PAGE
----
While studying abroad in Argentina, I had the opportunity to work as an intern with a government environmental agency, the Matanza Riachuelo River Basin Authority (ACUMAR by its Spanish acronym). The organization’s mission is to clean up pollution in the Matanza-Riachuelo River Basin and relocating people living in severely contaminated areas to new homes away from the pollution, as well as installing sewage systems in areas where they didn’t exist before. Although relatively unknown outside of Argentina, the Matanza-Riachuelo is one of the most polluted rivers on the planet, with three out of every ten people in the area living with dangerous levels of lead in their blood and more than 1,500 different industries dumping 82,000 cubic meters of industrial waste into the river daily. The Matanza-Riachuelo has historically been an important area for Argentine industry, with at least a fifth of the nation’s GDP still being generated there. Among the industries that have contributed to polluting the river basin over the years are the meat, tannery, and dairy industries which dump blood, organs, and skin into the river giving it a darker color (and being the origin of the name “Matanza-Riachuelo” which translates to “slaughter-brook”).
My tasks with ACUMAR included translating documents from Spanish to English so that ACUMAR could better coordinate with international organizations such as the World Health Organization (WHO), and collecting census information of Matanza-Riachuelo residencies with their Department of Territorial Planning. While the translation work wasn’t the most exciting thing I’ve ever done (all of the documents I was assigned were legal documents), I did translate ACUMAR’s 40-page Protocol, or the legal document that officially establishes ACUMAR as an organization and lays out in very specific terms what are its responsibilities and how its allowed to carry said responsibilities out. I was told by my supervisor that, with this document in English, it would be much easier to coordinate with international NGOs as they would then know exactly what the capabilities of ACUMAR are within the confines of the Argentine legal system. Additionally, I learned A LOT of Spanish legal jargon, which will be useful should I decide to pursue a career in international law.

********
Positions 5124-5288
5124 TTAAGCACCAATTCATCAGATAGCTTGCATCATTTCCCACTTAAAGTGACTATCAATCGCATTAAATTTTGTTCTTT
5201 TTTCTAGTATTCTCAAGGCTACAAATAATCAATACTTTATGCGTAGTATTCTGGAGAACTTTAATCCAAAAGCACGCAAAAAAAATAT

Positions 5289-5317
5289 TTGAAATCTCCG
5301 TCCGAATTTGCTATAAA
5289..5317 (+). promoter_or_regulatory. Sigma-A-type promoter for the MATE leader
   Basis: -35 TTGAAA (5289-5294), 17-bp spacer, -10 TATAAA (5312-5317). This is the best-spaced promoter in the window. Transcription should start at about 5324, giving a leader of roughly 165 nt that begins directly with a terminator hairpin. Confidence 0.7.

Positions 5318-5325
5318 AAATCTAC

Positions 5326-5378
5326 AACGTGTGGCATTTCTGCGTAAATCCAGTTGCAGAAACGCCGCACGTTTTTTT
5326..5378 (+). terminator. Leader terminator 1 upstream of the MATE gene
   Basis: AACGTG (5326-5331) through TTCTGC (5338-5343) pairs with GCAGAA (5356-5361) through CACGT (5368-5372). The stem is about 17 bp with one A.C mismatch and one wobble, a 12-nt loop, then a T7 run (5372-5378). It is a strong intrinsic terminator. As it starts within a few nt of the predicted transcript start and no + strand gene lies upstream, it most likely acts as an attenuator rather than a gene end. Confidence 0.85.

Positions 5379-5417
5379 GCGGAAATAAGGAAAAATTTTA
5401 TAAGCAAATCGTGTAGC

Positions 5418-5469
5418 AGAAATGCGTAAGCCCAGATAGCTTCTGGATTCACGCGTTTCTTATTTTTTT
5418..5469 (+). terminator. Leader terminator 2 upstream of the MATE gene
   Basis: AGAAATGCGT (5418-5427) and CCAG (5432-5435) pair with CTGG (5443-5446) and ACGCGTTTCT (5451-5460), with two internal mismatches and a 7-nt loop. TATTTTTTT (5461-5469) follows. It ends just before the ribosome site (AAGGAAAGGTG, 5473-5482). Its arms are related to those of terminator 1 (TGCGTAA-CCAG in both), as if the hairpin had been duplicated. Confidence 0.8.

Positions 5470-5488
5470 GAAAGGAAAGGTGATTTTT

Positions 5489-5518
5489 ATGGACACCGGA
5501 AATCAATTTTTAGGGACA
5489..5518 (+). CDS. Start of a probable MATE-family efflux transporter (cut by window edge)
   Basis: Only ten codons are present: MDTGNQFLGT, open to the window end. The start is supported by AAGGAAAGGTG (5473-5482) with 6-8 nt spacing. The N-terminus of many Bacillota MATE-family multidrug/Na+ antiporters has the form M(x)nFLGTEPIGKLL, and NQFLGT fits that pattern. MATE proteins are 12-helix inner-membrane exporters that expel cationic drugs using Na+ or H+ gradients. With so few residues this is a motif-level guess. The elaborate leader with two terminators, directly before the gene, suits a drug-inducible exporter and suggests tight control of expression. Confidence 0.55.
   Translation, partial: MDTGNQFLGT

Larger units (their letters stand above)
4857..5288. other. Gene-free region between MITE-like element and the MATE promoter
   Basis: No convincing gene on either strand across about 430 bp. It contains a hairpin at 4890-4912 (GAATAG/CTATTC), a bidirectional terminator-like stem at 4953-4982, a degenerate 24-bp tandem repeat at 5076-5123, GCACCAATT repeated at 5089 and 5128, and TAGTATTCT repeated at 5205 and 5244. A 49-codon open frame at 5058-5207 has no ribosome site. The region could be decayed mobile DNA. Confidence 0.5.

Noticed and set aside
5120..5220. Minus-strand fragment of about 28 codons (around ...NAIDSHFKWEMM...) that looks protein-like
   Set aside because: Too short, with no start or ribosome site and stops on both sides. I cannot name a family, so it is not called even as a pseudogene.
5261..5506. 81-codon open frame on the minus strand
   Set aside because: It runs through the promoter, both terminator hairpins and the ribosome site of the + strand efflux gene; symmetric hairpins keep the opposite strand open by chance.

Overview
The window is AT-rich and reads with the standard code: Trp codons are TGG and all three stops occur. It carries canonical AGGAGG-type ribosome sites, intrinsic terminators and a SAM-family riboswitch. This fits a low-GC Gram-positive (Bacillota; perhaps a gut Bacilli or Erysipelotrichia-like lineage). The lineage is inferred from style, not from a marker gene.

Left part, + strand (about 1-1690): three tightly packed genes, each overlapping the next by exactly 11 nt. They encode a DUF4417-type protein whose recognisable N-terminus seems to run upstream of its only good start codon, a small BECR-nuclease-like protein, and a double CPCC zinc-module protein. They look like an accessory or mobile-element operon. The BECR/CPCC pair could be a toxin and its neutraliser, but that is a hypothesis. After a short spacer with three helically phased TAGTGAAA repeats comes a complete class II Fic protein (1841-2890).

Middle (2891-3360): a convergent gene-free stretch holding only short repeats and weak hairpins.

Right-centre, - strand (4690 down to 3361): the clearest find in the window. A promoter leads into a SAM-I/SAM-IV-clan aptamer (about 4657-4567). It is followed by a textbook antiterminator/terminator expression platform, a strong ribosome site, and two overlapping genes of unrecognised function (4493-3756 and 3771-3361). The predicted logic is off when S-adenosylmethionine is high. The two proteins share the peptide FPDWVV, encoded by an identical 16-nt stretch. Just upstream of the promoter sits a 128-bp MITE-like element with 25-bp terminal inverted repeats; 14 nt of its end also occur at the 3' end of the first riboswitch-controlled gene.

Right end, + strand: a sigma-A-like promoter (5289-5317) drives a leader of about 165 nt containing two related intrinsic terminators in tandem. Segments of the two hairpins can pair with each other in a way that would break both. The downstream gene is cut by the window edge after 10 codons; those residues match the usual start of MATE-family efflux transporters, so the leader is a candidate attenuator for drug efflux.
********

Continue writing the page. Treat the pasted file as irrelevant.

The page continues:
But by far the most interesting thing I did in my internship was going to the villas in the Matanza-Riachuelo area in order to collect information about people’s residencies, their familial makeup, and their livelihoods. Doing this is important because, as part of ACUMAR’s mandate, they have the authority to relocate people living in severely polluted areas to new homes built by the government. While on the surface, this may seem like a red flag for potential human rights’ violations (especially when considering Argentine history), the whole process is actually heavily regulated and is part of why taking censuses of the villas is so important. As stated in ACUMAR’s Protocol, all new housing must be at least the same square footage as a family’s old residence as well as having the same access to facilities and services. In almost all cases, the residencies built by ACUMAR are better as most homes in villas along the Matanza-Riachuelo do not have any sort of sewer system nor access to reliable public transportation. The biggest challenge in collecting censuses in these villas stems from the fact that every home is built from scratch by the people living there, from whatever sort of material they can use. I saw everything from corrugated metal rooftops, to using bags of cement as walls, and even a broken down bus used as an entryway. Because each home was quite literally built from the ground up, each one had a completely unique layout which required us to measure practically every square inch ourselves in order to make sure the data we collected was as accurate as possible.
Throughout the semester, I surveyed several dozen homes, a mere fraction of the more than 20,000 designated as being in need of immediate relocation. My experience with ACUMAR has given me a much better understanding of how cleaning up areas stricken by environmental catastrophe actually works, as well as how difficult it is to make sure that something as complex as relocating entire neighborhoods is done so in a way that preserves human dignity. Overall, I’m very grateful to have had this experience and would absolutely choose to pursue an internship abroad again if given the choice.